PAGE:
Also consider how much shade the area gets, at what times of day. Both NOW, and in the future (if you're planning on taking out a big overgrown shade tree, building a wall or structure that might partially shade the area, etc.) Something that can handle intense overhead noonday sun may not actually thrive much if the whole rest of the day it's shaded out.

Another thing to consider is that you will almost certainly have to make a trade off in terms of how quickly things grow versus a) how long they last and b) how much maintenance they require.

Quick-growing things often ALSO get quickly OVERgrown, and need whacking back periodically. They may also have comparatively short lives, even as perennials (although not always.) Stuff that "spreads fast" may also escape its boundaries fast, and have you rootling up suckers and escapees.

I would think in terms of phases. Put in slow-growing, long-lasting, low-maintenance stuff, and fill in the "holes" for now with annuals and containers. Reconcile yourself to a couple of years' worth of nurturing a bit more intensely, with the payoff of better long term results.

As far as what plant materials in particular work well in this area, there is no substitute (IMHO) for actual go-and-look research. Walk around and see stuff you like. Take pictures, make notes. Take the notes and pictures to 2-3 GOOD locally owned-and-operated growers or nurseries, and get more advice/information.

The more work you put in up front, the better your results will be, even if they may take longer to mature than quickie plantings.

didactically,
Bright

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Response to TygrBright (Reply #1)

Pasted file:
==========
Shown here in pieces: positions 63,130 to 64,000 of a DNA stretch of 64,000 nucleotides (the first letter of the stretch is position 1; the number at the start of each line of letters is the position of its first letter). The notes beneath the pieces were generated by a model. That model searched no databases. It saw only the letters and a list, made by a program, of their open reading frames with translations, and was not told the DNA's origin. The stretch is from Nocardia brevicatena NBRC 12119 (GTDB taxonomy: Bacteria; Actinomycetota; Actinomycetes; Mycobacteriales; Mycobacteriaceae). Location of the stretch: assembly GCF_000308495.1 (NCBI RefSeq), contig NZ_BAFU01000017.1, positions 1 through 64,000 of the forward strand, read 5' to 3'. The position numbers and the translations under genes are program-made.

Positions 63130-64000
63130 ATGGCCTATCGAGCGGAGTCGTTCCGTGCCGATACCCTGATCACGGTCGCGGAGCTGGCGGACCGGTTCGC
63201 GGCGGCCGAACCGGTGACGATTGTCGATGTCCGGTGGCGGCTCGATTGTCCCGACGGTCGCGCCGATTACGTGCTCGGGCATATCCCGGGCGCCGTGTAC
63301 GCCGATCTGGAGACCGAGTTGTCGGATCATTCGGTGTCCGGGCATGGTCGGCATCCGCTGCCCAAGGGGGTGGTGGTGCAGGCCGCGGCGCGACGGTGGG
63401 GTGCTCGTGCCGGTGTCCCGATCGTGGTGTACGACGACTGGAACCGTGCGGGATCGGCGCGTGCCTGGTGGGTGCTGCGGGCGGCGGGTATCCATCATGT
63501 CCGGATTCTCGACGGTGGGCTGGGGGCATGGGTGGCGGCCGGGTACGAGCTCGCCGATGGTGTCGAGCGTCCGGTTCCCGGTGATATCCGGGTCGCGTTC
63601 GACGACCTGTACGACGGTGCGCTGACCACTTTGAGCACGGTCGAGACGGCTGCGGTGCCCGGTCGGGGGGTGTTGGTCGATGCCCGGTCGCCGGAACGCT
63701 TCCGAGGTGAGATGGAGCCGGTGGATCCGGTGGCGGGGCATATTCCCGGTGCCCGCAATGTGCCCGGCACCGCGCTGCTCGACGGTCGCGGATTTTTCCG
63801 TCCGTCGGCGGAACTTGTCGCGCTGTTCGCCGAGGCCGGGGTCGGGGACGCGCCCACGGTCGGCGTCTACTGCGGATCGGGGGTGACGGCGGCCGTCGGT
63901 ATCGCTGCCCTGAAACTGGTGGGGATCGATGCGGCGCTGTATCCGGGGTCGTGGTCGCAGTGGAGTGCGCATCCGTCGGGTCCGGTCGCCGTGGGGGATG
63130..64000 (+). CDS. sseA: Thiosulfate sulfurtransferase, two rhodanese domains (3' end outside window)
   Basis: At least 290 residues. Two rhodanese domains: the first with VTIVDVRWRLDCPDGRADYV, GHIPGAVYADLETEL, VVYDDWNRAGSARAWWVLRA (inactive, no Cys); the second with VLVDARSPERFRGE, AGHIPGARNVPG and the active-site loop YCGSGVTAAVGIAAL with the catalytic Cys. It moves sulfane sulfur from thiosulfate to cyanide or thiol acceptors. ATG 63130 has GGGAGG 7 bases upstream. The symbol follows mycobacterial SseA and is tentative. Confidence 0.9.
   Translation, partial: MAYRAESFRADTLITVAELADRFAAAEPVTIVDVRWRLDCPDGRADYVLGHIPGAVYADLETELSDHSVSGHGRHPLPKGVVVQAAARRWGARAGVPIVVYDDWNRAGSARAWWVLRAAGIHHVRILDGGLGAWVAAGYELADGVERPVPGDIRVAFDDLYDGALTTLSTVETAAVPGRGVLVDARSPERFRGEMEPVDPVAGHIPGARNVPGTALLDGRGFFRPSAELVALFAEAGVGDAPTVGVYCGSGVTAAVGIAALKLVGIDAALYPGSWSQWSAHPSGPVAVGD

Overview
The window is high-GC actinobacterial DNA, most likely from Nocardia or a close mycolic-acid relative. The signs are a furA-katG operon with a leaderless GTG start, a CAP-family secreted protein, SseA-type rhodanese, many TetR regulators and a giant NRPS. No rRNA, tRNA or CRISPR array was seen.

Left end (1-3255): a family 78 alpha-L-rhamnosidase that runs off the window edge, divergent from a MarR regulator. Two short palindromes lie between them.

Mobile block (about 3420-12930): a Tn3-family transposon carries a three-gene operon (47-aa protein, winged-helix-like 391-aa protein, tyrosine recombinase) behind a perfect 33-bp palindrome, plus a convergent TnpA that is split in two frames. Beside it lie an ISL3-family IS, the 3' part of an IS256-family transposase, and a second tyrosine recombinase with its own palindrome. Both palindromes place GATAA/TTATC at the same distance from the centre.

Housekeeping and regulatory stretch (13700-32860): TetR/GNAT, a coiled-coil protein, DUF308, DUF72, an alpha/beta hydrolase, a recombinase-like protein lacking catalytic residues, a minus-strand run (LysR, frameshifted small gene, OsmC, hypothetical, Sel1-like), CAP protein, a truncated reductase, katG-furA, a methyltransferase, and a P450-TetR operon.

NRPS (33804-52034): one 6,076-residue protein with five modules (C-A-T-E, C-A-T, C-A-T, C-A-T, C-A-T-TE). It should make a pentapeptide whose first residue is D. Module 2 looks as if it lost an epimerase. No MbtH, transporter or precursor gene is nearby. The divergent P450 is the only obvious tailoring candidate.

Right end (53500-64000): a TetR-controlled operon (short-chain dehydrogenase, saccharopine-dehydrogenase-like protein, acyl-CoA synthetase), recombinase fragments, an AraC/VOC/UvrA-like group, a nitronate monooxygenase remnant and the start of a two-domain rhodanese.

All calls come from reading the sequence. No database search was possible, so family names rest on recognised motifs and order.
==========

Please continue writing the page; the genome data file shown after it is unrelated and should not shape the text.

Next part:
Wed Jun 25, 2014, 07:30 PM

3. Thanks - I really like that strategy

>>Put in slow-growing, long-lasting, low-maintenance stuff, and fill in the "holes" for now with annuals and containers.<<

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Response to Sentath (Reply #2)

Wed Jun 25, 2014, 07:30 PM

4. I like the purple.

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Response to KurtNYC (Original post)

Wed Jun 25, 2014, 08:20 PM

5. Everything that I have is maintenance-free

or at least I do no maintenance. I should do a little to keep it from getting too overgrown, but I take the "survival of the fittest" attitude....and I have seen things disappear because of it.

This is what my backyard is like:

http://www.democraticunderground.com/103631546

It is pretty shady, so the plants may not work if it is very sunny.

Where I work, they did low-maintenance landscaping, and what has worked well over the years is: Black-eyed Susans, Coneflowers, and the Daylilies are beautiful. The only thing that needs done is to keep it mulched so weeds don't get a foothold.

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Response to Curmudgeoness (Reply #5)

Thu Jun 26, 2014, 08:11 AM

6. Nice.

It has a relaxed feel to it. I like the bird houses.